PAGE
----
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MALTATODAY 12 June 2022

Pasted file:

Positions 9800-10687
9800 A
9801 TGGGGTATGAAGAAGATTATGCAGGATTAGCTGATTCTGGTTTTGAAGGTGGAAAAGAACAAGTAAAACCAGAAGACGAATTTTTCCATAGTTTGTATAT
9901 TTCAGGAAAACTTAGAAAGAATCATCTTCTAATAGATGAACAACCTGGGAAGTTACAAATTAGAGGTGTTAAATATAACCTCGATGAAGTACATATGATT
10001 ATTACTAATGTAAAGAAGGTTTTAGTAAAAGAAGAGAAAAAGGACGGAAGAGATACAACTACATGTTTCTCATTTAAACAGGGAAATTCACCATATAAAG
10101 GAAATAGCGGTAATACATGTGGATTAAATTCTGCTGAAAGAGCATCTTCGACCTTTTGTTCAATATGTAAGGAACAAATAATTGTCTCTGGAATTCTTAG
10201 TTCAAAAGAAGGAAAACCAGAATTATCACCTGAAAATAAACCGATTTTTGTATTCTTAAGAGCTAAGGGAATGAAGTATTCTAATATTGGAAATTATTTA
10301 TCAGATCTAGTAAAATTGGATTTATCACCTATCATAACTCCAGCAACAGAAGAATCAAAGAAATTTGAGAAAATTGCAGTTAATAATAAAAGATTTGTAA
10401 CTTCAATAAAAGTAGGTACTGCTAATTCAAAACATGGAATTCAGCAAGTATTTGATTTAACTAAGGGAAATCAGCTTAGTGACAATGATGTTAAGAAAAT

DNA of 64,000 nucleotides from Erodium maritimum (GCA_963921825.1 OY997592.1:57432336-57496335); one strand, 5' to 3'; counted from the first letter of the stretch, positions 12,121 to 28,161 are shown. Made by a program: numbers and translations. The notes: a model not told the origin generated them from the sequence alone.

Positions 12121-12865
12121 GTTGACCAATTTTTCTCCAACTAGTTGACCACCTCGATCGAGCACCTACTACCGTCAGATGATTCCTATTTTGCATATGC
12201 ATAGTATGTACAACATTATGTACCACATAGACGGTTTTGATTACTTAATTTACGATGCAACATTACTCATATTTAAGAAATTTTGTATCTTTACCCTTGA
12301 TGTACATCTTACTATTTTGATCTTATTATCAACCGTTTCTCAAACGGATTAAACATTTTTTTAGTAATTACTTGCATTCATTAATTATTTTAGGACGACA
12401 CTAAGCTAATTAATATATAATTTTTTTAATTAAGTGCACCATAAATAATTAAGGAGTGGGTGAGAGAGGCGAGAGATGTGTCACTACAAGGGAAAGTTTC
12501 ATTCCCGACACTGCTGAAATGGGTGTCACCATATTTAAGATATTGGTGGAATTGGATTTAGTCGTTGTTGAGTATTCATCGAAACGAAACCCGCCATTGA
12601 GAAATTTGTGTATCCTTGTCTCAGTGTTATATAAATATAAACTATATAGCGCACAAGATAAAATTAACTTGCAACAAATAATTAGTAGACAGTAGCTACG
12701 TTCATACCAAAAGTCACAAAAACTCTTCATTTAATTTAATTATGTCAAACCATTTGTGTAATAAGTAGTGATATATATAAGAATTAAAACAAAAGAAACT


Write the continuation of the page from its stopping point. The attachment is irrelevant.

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6 maltatoday | SUNDAY • 27 MARCH 2022 OPINION 2 maltatoday EXECUTIVE EDITOR Matthew Vella Letters to the Editor, MaltaToday, Vjal ir-Rihan, San Gwann SGN 9016 E-mail: Letters must be concise, no pen names accepted, include full name and address maltatoday | SUNDAY • 12 JUNE 2022 On IVF, the PN has painted itself into a corner Editorial THE ongoing Parliamentary debate about assisted fer- tility treatment – which aims to expand IVF legislation to permit genetic testing on embryos, for nine hered- itary diseases – has brought with it a certain sense of deja-vu. The bill was tabled by Prime Minister Robert Abela, who argued that his government had a mandate to "al- low science to offer a solution to couples with serious hereditary diseases who do not wish to transmit them to their children." But while the Opposition supports most of the pro- posed amendments – such as, paradoxically, 'allowing frozen embryos abroad to be brought over to Malta' – it continues to oppose genetic screening for hereditary diseases, 'because it goes against the embryo's right to life'. In the words of PN Health spokesperson Stephen Spiteri: "These selected embryos will remain frozen forever […] We cannot separate the embryo's right to life from the wishes of the prospective parents to have a child because someone will hurt and suffer." To be fair, these concerns cannot be dismissed as frivolous, in themselves. There is certainly good rea- son to be wary of creating a stockpile of unwanted, or unviable, frozen embryos; and at a glance, the selectiv- ity involved in the screening process may give rise to understandable (albeit exaggerated) concerns about 'eugenics'. Nonetheless, it is precisely because these concerns exist, that a more detailed regulatory framework is nec- essary in the first place. As things stand, the alternatives to undergoing genetic screening in Malta, are to either seek the same treatment abroad, at considerably higher cost; or (for the sufferers of hereditary diseases) not to have children at all. From that perspective, the Nationalist Party's current position against genetic testing, comes across as a stark reminder of its original objections to the entire tech- nology of assisted fertility, in its totality. When the issue was first raised in the early 2000s, Former Prime Minister Eddie Fenech Adami had staunchly resisted any attempt to even discuss the issue at all - a position he retained even as President: with the result that the introduction of a regulatory framework, had to be postponed until as late as 2012. Yet throughout that time, IVF was all along availa- ble – unregulated – in private hospitals. As such, the Nationalist government's conscientious objections only served to perpetuate a situation of (real or potential) 'lawlessness', at the time. It was, in fact, the very lack of a regulatory framework that eventually forced Prime Minister Lawrence Gonzi to kick-start this much-needed discussion: but both his attempts, and those of his successors, were clearly aimed at placating only the more ideologically-motivat- ed (and, very often, extremist) opponents of IVF. Unsurprisingly, the resulting legislation – namely, the 2012 Embryo Protection Act – only led to a dramatic reduction in the local success rate of IVF: effectively pushing more prospective parents to seek the same treatment elsewhere. Likewise, in 2018, the PN had first opposed a reform that would (inter alia) 'permit embryo freezing': only to later concede that those amendments were indeed necessary, and revise its position accordingly. Hence the sensation of deja-vu. Having already been forced, by necessity, to soften its stance on IVF in general: the Nationalist Party now seems to be setting itself up for yet another U-turn in future. Or as health Minister Chris Fearne sardonically put it: "The Oppo- sition has a history of agreeing with reforms after they happen". On the subject of IVF, he certainly has a point: and the same argument could be extended to other issues as well. But this brings us to yet another reason why the Nationalist Party's position on such issues is so prob- lematic (primarily, for itself). Just as the PN has a history of such U-turns: the Labour Party, too, has a history of utilising such issues to paint the PN into an uncomfortable corner. And it must be said that the Nationalist Party has made it altogether too easy for Labour to continually succeed in doing so. Boiled down to their bare essentials, all the PN's past positions on IVF were clearly aimed at appeasing only one segment of public opinion; and it seems to be a rather 'extremist', if not arguably 'anti-science', position for any 21st century European political party to realisti- cally uphold. And yet, there are ways in which modern Christian Democrat parties can update their policies on such sensitive issues, without pandering to such extremist elements: as so memorably exemplified by the late Fr Peter Serracino Inglott, an eminent ideologue for the party under Eddie Fenech Adami. When testifying before parliament's Social Affairs Committee in 2005, Fr Peter had argued against a ban on embryo freezing, insisting this was not equivalent to 'killing'. He also drew an important distinction between the obligation not to destroy human life and the less onerous obligation to ensure its continued survival. Without delving too deeply into the arguments themselves, it can already be seen that there are other, more credible ways to represent legitimate moral con- cerns, than the ones the Nationalist Party consistently seems to be taking (invariably, at its own cost). The PN would therefore be wise to heed the words of its own former ideological mentor, all these years later. 12 June 2012 Gas prices not set at international rates REGULATOR sets gas price ceiling according to market's dominant supplier's purchase costs. The international price of liquid petroleum gas, a mix of propane and butane, goes up and down in the world. And yet, Malta's regulator sets the domestic price for gas cylinders at according to the cost of purchases by the domi- nant supplier in the market. It may come as an amazing declaration, but Anthony Rizzo, the Chief Executive Officer of the Malta Resources Authority, has confirmed that domestic gas cylinder prices are based on the actual cost of LPG as purchased by Liqui- gas, the dominant supplier. And that means that even when gas is pur- chased at a cheaper price by the other supplier, Easygas, the MRA's price ceiling is set at the ceiling determined by Liquigas's cost of pur- chases. Rizzo told MaltaToday: 'The price of LPG cylinders is based on the actual cost of LPG that are stated on the invoices and not on the spot price or international price." According to the international prices of pro- pane and butane as stated by Platts, seen by this newspaper, both prices decreased significantly every month since April. But domestic prices remained high despite the significant drop. Rizzo insisted that it was not in Liquigas's interests to keep LPG prices high. "The prices established by Liquigas are not above the max- imum allowable price established in the price mechanism." But as the international price for liquid pe- troleum gas (LPG) has continued to fall over the last three months, the Maltese consumers continued to bear the brunt of a price hike on gas cylinders that took place in April. At the time, Liquigas cited the increasing in- ternational price of butane as the driver behind the increase in the price of gas at the start of April. Yet, two months on, the domestic prices of gas cylinders remained untouched while the international prices continued to fall according to Platts prices provided to this newspaper. While Rizzo has confirmed that the prices of gas "in US dollars has eased off slightly", this was not reflected due to the strengthening of the American dollar. "The easing of the cost of LPG has been offset with the strengthening of the US dollar." Quote of the Week "The Blue Lagoon is a public area that should be free for everyone; residents and tourists alike, to enjoy without being coerced into paying for something they do not want." Spokesperson Andre Callus speaking after Moviment Graffitti launched direct action on Comino and removed all deck chairs and umbrellas at the Blue Lagoon MaltaToday 10 years ago